Now that you're familiar with arrowroot starch and how to use it, it's time that you put it to the test with one of these delicious recipes! Add it to your next soup or make a decadent dessert like our berry bars. No matter what you use it in, we know that you'll love the outcome. We hope this guide helps you find new ways to incorporate arrowroot starch into your weekly meals. Have a recipe that uses arrowroot starch? We'd love to know what it is. Let us know in the comments below. 



  1. Julia Williamson
    With flour, I like to dust stewing meat with flour and salt and pepper and brown the meat before adding liquids. Can I do that with arrowroot starch? On reading your instructions, it sounds as if it should never be cooked long. Is that correct? I also like to dip my hamburgers in flour before I fry them so it forms a crust. Can I do this with arrowroot starch/flour?
    1. Whitney Barnes
      Whitney Barnes
      Hi Julia! Arrowroot Starch will work for both these applications. It can withstand moderate heat and will help with browning and thickening in stew as well as crisping a burger.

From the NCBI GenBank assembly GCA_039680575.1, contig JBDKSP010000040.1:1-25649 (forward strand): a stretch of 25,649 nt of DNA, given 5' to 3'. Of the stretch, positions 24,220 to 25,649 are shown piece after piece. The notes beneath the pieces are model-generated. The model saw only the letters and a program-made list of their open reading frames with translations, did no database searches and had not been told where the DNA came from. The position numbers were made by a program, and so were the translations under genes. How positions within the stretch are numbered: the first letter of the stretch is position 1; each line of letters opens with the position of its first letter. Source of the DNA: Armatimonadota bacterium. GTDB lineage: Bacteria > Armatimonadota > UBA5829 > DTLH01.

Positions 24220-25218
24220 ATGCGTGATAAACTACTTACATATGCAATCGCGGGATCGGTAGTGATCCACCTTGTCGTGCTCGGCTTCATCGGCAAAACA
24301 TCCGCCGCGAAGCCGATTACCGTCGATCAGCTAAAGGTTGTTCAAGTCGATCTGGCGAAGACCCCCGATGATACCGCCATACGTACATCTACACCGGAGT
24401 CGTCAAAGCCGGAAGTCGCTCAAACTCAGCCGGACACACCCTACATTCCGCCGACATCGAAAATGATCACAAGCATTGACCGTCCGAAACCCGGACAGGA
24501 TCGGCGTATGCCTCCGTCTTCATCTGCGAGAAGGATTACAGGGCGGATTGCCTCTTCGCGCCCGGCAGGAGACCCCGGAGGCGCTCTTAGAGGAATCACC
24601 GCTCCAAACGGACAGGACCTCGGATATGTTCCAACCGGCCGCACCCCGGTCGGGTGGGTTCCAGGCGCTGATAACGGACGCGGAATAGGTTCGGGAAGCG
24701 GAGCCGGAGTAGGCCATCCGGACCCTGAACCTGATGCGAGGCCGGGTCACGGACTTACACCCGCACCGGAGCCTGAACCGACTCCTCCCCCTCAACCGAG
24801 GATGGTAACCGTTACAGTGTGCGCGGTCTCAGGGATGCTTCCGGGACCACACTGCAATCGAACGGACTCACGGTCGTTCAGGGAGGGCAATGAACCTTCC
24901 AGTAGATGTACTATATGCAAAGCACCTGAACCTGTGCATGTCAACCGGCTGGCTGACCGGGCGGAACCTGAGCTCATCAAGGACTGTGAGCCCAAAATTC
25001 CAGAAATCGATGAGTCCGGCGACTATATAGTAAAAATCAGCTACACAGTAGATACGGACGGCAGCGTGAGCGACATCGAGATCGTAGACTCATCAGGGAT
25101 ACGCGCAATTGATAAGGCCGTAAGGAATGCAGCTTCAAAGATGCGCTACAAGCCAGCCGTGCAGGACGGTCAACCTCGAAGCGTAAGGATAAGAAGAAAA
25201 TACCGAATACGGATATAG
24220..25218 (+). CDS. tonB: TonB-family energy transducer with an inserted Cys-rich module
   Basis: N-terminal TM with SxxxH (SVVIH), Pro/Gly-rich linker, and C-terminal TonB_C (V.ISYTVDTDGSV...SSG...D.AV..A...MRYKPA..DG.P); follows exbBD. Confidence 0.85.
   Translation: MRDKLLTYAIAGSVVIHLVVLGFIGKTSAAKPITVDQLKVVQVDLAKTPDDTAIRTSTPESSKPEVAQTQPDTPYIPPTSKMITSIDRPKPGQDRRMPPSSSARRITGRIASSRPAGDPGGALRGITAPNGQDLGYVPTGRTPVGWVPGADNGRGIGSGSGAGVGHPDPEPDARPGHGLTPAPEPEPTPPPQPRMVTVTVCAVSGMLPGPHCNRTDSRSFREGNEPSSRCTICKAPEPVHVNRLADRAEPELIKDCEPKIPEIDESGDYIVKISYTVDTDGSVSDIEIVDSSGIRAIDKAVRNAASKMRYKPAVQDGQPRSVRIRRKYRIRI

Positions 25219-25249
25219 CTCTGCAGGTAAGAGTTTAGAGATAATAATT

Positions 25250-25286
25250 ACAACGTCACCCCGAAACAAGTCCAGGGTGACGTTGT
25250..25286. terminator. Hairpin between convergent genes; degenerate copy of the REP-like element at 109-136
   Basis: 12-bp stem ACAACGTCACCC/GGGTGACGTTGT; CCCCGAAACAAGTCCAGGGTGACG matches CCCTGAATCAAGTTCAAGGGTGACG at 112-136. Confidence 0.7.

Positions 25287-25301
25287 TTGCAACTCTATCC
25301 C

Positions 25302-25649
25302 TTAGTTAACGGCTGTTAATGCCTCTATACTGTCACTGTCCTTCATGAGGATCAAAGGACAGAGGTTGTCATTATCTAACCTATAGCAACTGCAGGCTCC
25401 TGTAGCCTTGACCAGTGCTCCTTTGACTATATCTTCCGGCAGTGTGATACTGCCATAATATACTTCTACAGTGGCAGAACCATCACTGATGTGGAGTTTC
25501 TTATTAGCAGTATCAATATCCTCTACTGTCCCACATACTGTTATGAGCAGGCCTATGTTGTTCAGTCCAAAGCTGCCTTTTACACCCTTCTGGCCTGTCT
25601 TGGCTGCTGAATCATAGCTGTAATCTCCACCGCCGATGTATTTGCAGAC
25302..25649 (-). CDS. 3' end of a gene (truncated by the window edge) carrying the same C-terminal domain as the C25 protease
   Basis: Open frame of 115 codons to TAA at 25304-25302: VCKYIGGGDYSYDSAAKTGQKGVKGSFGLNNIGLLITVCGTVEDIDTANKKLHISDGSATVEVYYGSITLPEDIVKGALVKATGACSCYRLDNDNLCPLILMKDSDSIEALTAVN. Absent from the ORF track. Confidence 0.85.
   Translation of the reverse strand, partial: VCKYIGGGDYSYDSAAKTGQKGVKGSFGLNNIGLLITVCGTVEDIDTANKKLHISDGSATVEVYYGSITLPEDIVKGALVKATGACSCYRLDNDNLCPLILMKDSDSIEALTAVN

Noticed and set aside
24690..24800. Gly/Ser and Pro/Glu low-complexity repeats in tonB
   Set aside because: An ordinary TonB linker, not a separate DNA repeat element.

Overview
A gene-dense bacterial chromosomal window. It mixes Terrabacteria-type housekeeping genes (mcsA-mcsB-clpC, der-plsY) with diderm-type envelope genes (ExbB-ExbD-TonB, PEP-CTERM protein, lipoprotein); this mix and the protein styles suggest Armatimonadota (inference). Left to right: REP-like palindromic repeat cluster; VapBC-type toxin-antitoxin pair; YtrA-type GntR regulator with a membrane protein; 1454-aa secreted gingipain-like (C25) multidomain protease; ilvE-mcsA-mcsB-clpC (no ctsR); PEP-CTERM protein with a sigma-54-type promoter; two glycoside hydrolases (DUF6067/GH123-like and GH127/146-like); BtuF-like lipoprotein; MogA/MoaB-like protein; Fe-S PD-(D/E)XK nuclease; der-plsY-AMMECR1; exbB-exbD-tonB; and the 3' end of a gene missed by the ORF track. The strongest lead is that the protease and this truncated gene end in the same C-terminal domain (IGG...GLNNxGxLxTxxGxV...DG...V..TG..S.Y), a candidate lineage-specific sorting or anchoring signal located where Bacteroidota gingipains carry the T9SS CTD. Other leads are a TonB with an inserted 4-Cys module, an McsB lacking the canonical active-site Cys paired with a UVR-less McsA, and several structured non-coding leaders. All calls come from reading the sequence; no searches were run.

2. Jenni
    Can I use arrowroot to thicken up milk for an egg-less home-made eggnog?
    1. Whitney Barnes
      Hi Jenni - we haven't tried that, but yes - it would thicken a liquid. Incorporate a small amount into a slurry, then whisk that into the bigger batch and heat to thicken.
  3. Marie
    Nice post. Can leftover arrowroot slurry be stored, say in the fridge or frozen in cubes, for future use? Accidentally made too much for my soup. Also, when reheating leftover soup, can more slurry be added to thicken this second time? Ty!
    1. Elisabeth Allie
      Elisabeth Allie
      Hi there! Please email customer service at [email protected].
  4. Franz Banman
    To make a slurry do I blend with water?
    1. Elisabeth Allie
      Elisabeth Allie
      Yes, that's perfect!

Add Your Comment

Your email address will not be published. Required fields are marked *